Ask Slashdot: Herding Cats, Aging Systems? 158

An anonymous reader writes: I've recently started a job at a medium-sized enterprise in the UK. They claimed to be an advocate of open-source. The job was advertised as a Linux sys-admin. I've been in the role a short while and the systems right across the business are end-of-life: lots of XP and 2003 servers, a handful of LAMP web servers, and a large IT department with almost no skills in the technologies on site. Most boxes have the default password still. As a senior techie, I've been tasked with helping bring the skillset of the rest of the staff up. Where would you start, given that most of the kit is EoL?
Your Rights Online

Ask Slashdot: How Do I Recover From Doxxing? 370

An anonymous reader writes: I've been doxxed on a popular forum, by one of the moderators no less. The forum owner doesn't care, the hosting company doesn't care. I'm getting bombarded by email and social media, even via GitHub. How does a person recover from this? I don't want to create a whole new identity or shut down all my web sites, social media etc. Can't really change my real name either, at least not without an incredible amount of hassle. The police don't care, and since the forum owner is on the other side of the world it's unlikely there could be any legal consequences, and even if they were they would probably only draw more attention to me. I've tried to clean up Google's search results about me. How do I fix this? What does a fix even look like?

Ask Slashdot: What To Do About Android Malware? 191

An anonymous reader writes: What's your approach to detecting and dealing with Android malware? I have a fairly new, fairly fancy phone running Android Lollipop, the recently degraded performance of which leads me to believe that it's infected with malware. That, and a friend who noticed a lot of strange activity coming from my phone's IP — sorry, I don't have the logs, but he pointed out that there were pings coming from my phone to a lot of sketchy addresses — which pretty much seals the deal. There have been lots of stories lately about Android malware that remind me of the old saw about weather: everyone talks about it, but no one does anything about it. However, that can't be completely true, and before I reach a phone crisis, I'd like to get some sane, sage advice about diagnosing malware, and disposing of it, or at least mitigating its damage. When it comes to diagnosing, I don't know what software to trust. I've heard positive things from friends (and seen both positive reviews and terrible negative ones, raising even more meta questions about trust) about Malwarebytes, so I installed their mobile version. This dutifully scans my system, and reports no errors and malware. Which doesn't mean there isn't any, though I'd be happy to find out that I'm just being paranoid. The OS is stock (Motorola Nexus 6) and kept up to date. I have only very conventional apps, all downloaded from Google's Play store, and believe it or not I don't visit any dodgy websites on my phone, at least not intentionally. So: what's the most reliable way to get an accurate view of whether I am dealing with malware at all, and hopefully to eradicate it? Good malware hides well, I know, but is there any tool on the side of the righteous that is currently best at rooting it out? If I find a specific form of malware on my phone, how can I remove it?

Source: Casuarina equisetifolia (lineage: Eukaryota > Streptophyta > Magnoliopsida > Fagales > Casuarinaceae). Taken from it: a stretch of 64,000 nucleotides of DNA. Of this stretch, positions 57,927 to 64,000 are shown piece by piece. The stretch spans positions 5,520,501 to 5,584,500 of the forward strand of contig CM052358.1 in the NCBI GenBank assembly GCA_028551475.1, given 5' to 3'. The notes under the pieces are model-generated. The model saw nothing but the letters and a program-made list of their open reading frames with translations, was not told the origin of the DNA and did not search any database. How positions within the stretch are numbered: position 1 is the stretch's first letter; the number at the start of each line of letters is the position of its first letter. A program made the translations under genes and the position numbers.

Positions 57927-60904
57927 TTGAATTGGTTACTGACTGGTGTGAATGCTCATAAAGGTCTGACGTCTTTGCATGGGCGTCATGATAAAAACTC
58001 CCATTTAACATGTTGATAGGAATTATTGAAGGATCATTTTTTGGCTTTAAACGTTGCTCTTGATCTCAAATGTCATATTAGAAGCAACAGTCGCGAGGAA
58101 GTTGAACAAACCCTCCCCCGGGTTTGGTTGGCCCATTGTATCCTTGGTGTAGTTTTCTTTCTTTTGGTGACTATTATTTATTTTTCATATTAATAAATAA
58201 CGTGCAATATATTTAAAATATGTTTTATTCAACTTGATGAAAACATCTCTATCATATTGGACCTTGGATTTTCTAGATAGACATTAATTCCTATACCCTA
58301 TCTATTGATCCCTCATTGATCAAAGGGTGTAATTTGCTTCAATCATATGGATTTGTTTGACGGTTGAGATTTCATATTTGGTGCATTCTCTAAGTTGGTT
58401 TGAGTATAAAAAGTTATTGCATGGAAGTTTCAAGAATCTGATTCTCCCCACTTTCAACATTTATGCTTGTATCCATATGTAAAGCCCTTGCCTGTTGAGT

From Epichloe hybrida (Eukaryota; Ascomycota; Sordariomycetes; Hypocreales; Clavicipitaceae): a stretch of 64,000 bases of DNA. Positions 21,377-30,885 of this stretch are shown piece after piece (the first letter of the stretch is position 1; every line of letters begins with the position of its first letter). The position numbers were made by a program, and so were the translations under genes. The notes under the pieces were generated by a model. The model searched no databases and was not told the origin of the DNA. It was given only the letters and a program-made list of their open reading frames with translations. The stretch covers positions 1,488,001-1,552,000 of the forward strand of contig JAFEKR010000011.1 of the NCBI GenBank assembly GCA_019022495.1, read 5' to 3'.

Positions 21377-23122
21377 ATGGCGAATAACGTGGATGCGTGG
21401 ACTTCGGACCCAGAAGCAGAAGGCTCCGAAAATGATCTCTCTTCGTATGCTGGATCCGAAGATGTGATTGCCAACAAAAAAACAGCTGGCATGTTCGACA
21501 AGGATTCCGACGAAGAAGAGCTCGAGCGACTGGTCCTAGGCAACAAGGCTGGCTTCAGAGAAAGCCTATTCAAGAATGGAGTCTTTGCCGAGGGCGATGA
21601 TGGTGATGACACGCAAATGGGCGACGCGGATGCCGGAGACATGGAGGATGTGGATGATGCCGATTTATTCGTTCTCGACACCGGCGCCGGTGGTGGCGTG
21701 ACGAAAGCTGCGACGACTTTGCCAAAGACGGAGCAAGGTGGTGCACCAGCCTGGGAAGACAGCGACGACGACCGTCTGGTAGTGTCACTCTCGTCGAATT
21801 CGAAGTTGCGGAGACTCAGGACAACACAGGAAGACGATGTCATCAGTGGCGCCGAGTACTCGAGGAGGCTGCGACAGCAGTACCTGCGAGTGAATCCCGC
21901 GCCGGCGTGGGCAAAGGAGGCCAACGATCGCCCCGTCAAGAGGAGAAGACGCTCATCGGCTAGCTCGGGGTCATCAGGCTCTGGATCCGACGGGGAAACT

Ask Slashdot: How Do You Organize Your Virtual Desktops? 125

hyphenistic writes: As a programmer I find myself switching between multiple projects on a daily basis. Virtual desktops have been a big help in grouping my related programs together. I try to have a virtual desktop open for each project I'm working on. Although I've used Linux in the past my currently preferred desktop OS is Windows 10. For the most part I have found the new virtual desktops to be easy to use. My primary issue (regardless of OS) is that I really don't want my virtual desktops to interact with each other. In the past I have accomplished this with a separate login for each project but that brings the hassle of managing multiple sets of OS and application preferences. Can someone suggest a better method for organizing my virtual desktops?

Ask Slashdot: How Would You Introduce Kids In Rural India To Computers? 218

asto21 writes: A friend of mine wants to introduce school kids in rural India to computers and could use some advice. Key questions: What learning material to use and how to source? What programming language to start with? What software to introduce them to? What games to introduce them to? Key constraints: The kids don't know much English and speak a local language called Odiya. There aren't any technical publications/resources in Odiya. Poor internet connectivity. No computer experts on the school staff. Any other advice/help would also be appreciated.